These days, emotions are running high, and those who are passionate about causes and ideas tend more and more to be in need of moderation in everything. When you feel yourself having a strong emotional response to a situation, it may be good to take a breath, consider, then have a measured response. In 95% of situations, nothing is lost by pausing to reflect before reacting.

This will now be one of my mantras: Moderation in Everything.

Thanks for stopping by and sharing in my musings. Stay safe, and may you and your family be blessed.

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“Tao Teh Ching: Chapter 58” by Lao Tzu

Where the ruler is mum, mum,
The people are simple and happy.
Where the ruler is sharp, sharp,
The people are wily and discontented.

Bad fortune is what good fortune leans on,
Good fortune is what bad fortune hides in.
Who knows the ultimate end of this process?
Is there no norm of right?
Yet what is normal soon becomes abnormal,
And what is auspicious soon turns ominous.
Long indeed have the people been in a quandary.

Therefore, the Sage squares without cutting, carves without disfiguring, straightens without straining, enlightens without dazzling.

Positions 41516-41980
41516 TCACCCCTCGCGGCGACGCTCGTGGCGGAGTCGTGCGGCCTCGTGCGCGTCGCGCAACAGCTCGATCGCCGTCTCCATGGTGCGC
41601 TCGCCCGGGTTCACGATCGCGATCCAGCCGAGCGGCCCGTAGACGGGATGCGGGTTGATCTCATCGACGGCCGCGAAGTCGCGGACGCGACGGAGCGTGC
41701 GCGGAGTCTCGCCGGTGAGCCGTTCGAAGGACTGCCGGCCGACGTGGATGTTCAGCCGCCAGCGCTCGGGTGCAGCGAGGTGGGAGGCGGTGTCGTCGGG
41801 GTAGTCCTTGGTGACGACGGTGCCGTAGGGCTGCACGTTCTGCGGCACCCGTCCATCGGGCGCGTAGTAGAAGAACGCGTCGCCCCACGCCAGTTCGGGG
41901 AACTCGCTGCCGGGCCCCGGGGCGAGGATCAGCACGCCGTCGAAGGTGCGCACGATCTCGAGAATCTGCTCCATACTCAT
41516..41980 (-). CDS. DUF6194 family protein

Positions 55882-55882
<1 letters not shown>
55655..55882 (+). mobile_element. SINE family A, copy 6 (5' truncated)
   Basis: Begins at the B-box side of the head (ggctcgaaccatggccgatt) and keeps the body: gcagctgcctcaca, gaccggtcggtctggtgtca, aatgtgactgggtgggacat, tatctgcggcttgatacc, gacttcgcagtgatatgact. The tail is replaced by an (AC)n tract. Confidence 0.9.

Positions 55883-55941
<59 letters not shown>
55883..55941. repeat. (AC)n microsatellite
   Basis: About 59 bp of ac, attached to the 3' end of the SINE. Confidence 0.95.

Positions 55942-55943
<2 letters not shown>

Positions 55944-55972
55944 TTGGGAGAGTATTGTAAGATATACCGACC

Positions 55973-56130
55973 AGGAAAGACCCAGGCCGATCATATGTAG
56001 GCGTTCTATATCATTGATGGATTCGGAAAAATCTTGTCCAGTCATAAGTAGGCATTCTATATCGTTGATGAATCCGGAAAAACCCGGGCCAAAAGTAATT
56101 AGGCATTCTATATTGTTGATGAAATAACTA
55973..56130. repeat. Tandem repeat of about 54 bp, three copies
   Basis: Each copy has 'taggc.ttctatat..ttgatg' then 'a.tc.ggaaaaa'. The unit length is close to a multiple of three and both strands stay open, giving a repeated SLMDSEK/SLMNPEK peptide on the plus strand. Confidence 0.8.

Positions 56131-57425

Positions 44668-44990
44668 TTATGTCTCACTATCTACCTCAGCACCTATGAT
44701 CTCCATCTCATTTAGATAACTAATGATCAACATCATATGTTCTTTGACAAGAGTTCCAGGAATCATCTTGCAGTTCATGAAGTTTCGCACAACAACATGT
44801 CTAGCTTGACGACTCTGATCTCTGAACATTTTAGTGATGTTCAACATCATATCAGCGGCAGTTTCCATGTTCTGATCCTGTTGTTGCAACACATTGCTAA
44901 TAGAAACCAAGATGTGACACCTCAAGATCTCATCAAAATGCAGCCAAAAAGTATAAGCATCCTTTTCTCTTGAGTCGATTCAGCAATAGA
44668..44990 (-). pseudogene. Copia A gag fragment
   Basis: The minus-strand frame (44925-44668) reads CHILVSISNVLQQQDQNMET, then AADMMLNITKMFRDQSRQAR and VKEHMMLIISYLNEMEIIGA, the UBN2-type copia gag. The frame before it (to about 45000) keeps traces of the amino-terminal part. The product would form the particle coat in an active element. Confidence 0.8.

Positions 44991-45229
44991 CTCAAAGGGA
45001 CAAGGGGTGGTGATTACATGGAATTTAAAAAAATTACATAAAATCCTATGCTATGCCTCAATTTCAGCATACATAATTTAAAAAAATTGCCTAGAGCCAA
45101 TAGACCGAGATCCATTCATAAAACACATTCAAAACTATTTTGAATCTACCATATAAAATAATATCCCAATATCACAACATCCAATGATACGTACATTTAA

This passage seems especially timely given the current state of affairs in the US. As we grapple with public outrage and social disruption, the sharp responses we have seen have failed to calm the situation. As Lao Tzu points out, people are discontented.

I can’t stop thinking about the last line of the second stanza: “Long indeed have the people been in a quandary.” It has been a painfully long time that we seem to have been dealing with the same set of social issues. I do not claim to know how to begin addressing the myriad problems facing our society, but I agree with Lao Tzu that our normal has become abnormal. All I can do is try to encourage change through personal example.

Thanks for stopping by. Stay safe and be a positive power in the world.

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“Tao Teh Ching: Chapter 57” by Lao Tzu

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You govern a kingdom by normal rules;
You fight a war by exceptional moves;
But you win the world by letting alone.
How do I know that this is so?
By what is within me!

The more taboos and inhibitions there are in the world,
The poorer the people become.
The sharper the weapons the people possess,
The greater confusion reigns in the realm.
The more clever and crafty the men,
The oftener strange things happen.
The more articulate the laws and ordinances,
The more robbers and thieves arise.

Therefore, the Sage says:
I do not make any fuss, and the people transform themselves.
I love quietude, and the people settle down in their regular grooves.
I do not engage myself in anything, and the people grow rich.
I have no desires, and the people return to Simplicity.